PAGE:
My kids and I have had the privilege of reviewing Mango Languages over the last six weeks. Mango Languages is a move-at-your-own-pace online curriculum that teaches people (ages 6-adult) to speak another language. They have programs for schools, libraries, individuals, the government, corporations, etc., but being homeschoolers and all, we test drove a beta version of Mango Languages Homeschool Edition.
With a Mango subscription, you get access to all the languages Mango has to offer. That's over 60 languages, folks. The hardest part may be choosing which language! (They even have "Pirate". Pirate!?!) When you finally choose the language you want to study, you are given a virtual "passport". With your passport, you are sent on a "journey" which is really just a set of goals to accomplish before you move on to the next "journey". The journeys focus on things like sample conversations, vocabulary and pronunciation. The passport to each language includes audio and pronunciation, conversation, grammar goals and tools, a cool voice comparison tool that allows you to match your voice to a native speaker, cultural customs and etiquette, and on-demand phonetic spelling.
These journeys are a well rounded method of instruction that use an immersion technique, but also allow you to get a word for word translation. That's important to my kids. They want to hear the language fluently spoken, but they need that translation. As much as we would like to just infer the meaning, the reality is that we are often left scratching our heads without a translator to help us. Mango gives us the best of both worlds.
Right from the beginning, Mango has your student hearing and understanding a conversation in their chosen language. First, you see the conversation in English, but as the speaker begins to talk, the sentences switch to the language you are learning. As you progress through the lesson there are helpful tips and cultural tidbits that not only help you learn the language, but also help you understand the people. And isn't communicating with people what learning a second language is all about?
The ability to go back, review, see it in English and match their voices to the native speakers has been wonderful for my kids. I have both my high school students (16 & 14) and my 10 year old going through the program. The 16 & 14 year olds are both using Mango for their Spanish studies. They have really enjoyed using Mango and feel that it is helping them to gain a more solid understanding of the language than they previously had.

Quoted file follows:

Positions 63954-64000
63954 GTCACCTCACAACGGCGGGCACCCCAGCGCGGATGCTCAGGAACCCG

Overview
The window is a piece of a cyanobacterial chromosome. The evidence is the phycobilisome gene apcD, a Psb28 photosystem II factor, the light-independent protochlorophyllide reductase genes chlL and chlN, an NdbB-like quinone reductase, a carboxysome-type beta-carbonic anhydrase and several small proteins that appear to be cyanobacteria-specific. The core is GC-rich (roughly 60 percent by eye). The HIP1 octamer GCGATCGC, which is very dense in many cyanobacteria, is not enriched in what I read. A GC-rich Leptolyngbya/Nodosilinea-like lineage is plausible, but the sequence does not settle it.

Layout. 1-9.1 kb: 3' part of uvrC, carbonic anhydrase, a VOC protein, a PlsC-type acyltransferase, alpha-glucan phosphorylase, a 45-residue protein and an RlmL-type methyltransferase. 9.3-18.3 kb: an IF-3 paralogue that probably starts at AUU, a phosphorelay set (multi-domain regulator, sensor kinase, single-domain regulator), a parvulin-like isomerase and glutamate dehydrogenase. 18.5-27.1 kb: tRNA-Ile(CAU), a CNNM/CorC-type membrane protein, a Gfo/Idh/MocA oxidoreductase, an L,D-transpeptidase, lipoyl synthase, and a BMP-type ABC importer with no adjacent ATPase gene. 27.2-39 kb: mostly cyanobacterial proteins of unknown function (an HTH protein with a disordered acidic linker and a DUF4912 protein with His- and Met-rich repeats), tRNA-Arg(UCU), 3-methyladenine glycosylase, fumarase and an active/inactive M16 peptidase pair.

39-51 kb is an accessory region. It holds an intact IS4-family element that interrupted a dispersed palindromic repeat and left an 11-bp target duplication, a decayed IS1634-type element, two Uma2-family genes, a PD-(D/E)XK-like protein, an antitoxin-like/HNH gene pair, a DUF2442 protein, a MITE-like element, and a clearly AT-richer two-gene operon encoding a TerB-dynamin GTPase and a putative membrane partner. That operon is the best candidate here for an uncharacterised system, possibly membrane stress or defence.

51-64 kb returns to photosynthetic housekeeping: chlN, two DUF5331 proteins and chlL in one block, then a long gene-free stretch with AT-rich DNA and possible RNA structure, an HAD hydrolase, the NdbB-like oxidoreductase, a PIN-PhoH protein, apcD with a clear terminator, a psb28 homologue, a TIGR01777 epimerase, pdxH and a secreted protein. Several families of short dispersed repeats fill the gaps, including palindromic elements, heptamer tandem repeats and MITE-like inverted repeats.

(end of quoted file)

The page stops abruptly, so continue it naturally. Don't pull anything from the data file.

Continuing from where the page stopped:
Mango breaks each sentence into its parts so you can understand what's going on. It color-codes new words and color-codes Spanish (or whatever language you choose) words to the English translation. You can choose between the literal translation and the understood translation, so you truly understand what's being said. All of that really helps my kids create their own sentences. There is also built in review on what you've learned and the ability to repeat lessons if you like. That makes the teacher in me happy.
My kids really like the voice matching element. The native speaker says a word or phrase and when your student is ready, he/she speaks the same phrase into the microphone (built in to most computers, although we use an external headset for our oldest computer). The voice tracking "shows" the child how closely he/she came to the native speaker. It doesn't count off for mispronunciation, so if you have highly competitive children who feel like failures if they don't speak fluently on the very first try (I wouldn't know anything about that - ahem), they don't have to see a bunch of red marks reminding them of how many times they missed it. They are free to keep trying as many times as they like. It's a nice feature because it saves me from mopping up the tear-puddles caused by multiple melt-downs.
My 10 year old son is mostly using Mango to study Greek, but he has enjoyed having the freedom to look at many languages. Mango doesn't force you to choose and pay for each language you want to study. When you purchase a subscription, you get everything Mango has to offer. May-May (16) has been studying the International Phonetic Alphabet (IPA) on her own time. Being able to listen to multiple different languages (they offer over 60) has really helped her understand what she has learned about IPA. So not only is she getting a better grip on Spanish, she is using Mango to help her better hear and understand the sounds of IPA.